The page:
On Monday July 17, the Food and Drug Administration approved the first long-acting medication to protect babies and toddlers against respiratory syncytial virus (RSV). The lung-attacking virus sends about 58,000 children under five to the hospital and kills 100 to 300 infants every year in the United States.
Nirsevimab is a ready-made injectable antibody that can bind to RSV and block the virus from infecting healthy cells. It is not a vaccine, but instead, is a form of passive immunity.
For most healthy people, RSV manifests as a cold, but the virus can be life-threatening for the elderly and the very young. Nirsevimab was approved for infants and children up to two years old who face increased risk of severe RSV. Babies can receive a single injection to protect against their first RSV season, which typically starts in the fall and peaks in the winter in the US. Children up to two can then receive a second dose during their next RSV season.
“RSV can cause serious disease in infants and some children and results in a large number of emergency department and physician office visits each year,” director of the Office of Infectious Diseases in the FDA’s Center for Drug Evaluation and Research John Farley said in a statement. “Today’s approval addresses the great need for products to help reduce the impact of RSV disease on children, families and the health care system.”
Nirsevimab will be sold under the brand name Beyfortus and is already approved for use in the United Kingdom, Europe, and Canada. Pharmaceutical company Sanofi, who developed the drug with AstraZeneca, did not immediately say that the price of the treatment would be in the US.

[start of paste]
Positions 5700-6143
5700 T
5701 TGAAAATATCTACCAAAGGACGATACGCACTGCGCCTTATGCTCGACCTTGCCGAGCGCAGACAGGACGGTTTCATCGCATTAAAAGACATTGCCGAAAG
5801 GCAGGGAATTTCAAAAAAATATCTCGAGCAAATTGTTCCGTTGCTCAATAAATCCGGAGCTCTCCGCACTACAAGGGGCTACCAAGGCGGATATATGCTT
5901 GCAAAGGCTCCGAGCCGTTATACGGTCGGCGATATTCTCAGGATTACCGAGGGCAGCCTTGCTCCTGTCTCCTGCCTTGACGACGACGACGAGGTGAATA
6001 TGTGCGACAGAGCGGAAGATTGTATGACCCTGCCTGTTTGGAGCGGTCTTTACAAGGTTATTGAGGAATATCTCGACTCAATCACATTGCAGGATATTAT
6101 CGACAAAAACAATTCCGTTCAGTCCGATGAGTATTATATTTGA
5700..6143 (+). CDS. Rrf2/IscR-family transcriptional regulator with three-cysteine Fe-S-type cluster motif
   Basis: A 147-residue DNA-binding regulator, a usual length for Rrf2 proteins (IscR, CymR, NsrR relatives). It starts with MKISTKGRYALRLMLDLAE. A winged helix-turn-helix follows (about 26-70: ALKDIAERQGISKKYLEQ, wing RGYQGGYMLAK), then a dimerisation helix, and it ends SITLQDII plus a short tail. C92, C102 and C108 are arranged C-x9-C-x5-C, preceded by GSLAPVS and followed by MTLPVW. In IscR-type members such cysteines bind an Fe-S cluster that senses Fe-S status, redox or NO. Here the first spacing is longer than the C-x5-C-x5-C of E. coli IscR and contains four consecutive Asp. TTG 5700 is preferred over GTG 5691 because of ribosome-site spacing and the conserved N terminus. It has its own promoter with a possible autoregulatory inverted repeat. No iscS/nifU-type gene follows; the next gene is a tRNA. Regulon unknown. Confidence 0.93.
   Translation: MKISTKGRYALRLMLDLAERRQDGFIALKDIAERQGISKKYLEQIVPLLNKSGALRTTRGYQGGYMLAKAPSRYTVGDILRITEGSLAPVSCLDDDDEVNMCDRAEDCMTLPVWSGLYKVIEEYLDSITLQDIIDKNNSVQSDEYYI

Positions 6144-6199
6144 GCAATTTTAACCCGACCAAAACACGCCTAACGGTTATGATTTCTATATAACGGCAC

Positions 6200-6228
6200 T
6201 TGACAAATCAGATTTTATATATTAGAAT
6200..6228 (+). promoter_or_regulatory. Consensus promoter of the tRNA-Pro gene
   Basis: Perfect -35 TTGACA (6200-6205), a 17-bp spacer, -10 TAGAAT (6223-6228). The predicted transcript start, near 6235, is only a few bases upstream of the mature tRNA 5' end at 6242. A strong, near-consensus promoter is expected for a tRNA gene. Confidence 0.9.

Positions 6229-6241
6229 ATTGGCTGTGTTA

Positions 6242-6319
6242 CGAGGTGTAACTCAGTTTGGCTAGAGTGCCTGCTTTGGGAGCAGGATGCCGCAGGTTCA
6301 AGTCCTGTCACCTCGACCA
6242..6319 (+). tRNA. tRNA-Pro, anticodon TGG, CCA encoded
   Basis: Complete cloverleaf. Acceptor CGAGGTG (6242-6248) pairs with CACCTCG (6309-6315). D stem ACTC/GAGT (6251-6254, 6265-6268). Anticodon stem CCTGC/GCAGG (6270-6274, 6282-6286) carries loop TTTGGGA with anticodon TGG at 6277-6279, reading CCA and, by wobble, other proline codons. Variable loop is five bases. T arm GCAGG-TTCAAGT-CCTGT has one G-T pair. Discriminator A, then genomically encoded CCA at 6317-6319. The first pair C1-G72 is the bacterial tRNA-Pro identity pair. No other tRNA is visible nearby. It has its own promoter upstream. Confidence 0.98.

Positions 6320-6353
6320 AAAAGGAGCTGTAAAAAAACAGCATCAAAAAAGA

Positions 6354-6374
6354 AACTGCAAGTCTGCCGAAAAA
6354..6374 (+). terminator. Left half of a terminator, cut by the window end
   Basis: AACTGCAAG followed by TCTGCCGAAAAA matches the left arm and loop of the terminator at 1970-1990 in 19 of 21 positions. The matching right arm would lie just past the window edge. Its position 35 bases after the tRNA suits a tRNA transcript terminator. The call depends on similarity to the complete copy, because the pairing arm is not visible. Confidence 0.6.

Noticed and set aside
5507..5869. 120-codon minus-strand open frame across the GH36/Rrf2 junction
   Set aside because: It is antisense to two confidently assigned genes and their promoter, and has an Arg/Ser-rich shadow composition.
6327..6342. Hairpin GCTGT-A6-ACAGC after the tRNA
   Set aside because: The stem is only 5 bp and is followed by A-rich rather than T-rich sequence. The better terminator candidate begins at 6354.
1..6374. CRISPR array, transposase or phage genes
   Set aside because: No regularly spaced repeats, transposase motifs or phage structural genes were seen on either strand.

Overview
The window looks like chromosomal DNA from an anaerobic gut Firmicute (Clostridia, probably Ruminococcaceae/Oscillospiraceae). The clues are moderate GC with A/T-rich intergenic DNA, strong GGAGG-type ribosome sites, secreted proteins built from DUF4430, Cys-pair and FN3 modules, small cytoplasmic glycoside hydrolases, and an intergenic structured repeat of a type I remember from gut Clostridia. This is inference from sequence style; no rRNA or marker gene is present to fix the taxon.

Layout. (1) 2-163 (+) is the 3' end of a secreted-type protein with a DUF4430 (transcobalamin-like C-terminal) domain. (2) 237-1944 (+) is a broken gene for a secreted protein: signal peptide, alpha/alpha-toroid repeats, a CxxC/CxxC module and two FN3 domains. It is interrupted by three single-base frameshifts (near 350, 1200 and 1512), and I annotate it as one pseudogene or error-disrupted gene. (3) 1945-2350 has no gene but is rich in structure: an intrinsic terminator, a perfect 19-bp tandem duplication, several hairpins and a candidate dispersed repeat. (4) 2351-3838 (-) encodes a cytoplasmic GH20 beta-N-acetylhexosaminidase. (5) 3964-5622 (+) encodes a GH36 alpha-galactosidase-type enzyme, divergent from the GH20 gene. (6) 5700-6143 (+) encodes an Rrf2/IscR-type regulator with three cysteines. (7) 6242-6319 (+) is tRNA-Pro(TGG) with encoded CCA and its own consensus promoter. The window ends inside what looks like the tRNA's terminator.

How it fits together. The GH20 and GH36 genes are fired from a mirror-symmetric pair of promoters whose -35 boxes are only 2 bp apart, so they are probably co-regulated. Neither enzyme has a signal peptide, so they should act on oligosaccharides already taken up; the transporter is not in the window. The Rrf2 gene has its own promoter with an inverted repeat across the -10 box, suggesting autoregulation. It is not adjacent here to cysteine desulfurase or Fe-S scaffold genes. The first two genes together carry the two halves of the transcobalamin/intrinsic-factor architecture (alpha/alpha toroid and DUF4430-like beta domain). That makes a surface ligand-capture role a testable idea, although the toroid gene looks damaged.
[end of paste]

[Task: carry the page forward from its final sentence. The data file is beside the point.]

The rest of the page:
According to an FDA analysis, nirsevimab was roughly 70 percent effective at reducing the risk that a baby would need to see a doctor for RSV and was about 78 percent effective at preventing hospitalizations compared with a placebo in the clinical trials that led to the drug’s approval. It was generally safe and well tolerated in the trials, with less than one percent of babies having skin reactions after the shots that went away with treatment.
“We run this gauntlet every year — RSV season,” pediatric infectious disease specialist at the Cleveland Clinic in Ohio Frank Esper told CNN “We see a lot of these infants. They come in; they can’t breathe. That’s the problem. That’s what RSV does. It causes so much swelling and secretions in their breathing tubes, called the bronchioles, that they just can’t get enough oxygen.”
Advisers to the Centers for Disease Control and Prevention will meet in early August to recommend exactly who should receive the drug. recommend exactly who should get the drug.
The approval is welcome after multiple decades of setbacks in research for RSV. The FDA approved two RSV vaccines for older adults from GlaxoSmithKline and Pfizer in May and the agency is expected to make a decision on a vaccine for pregnant people next month.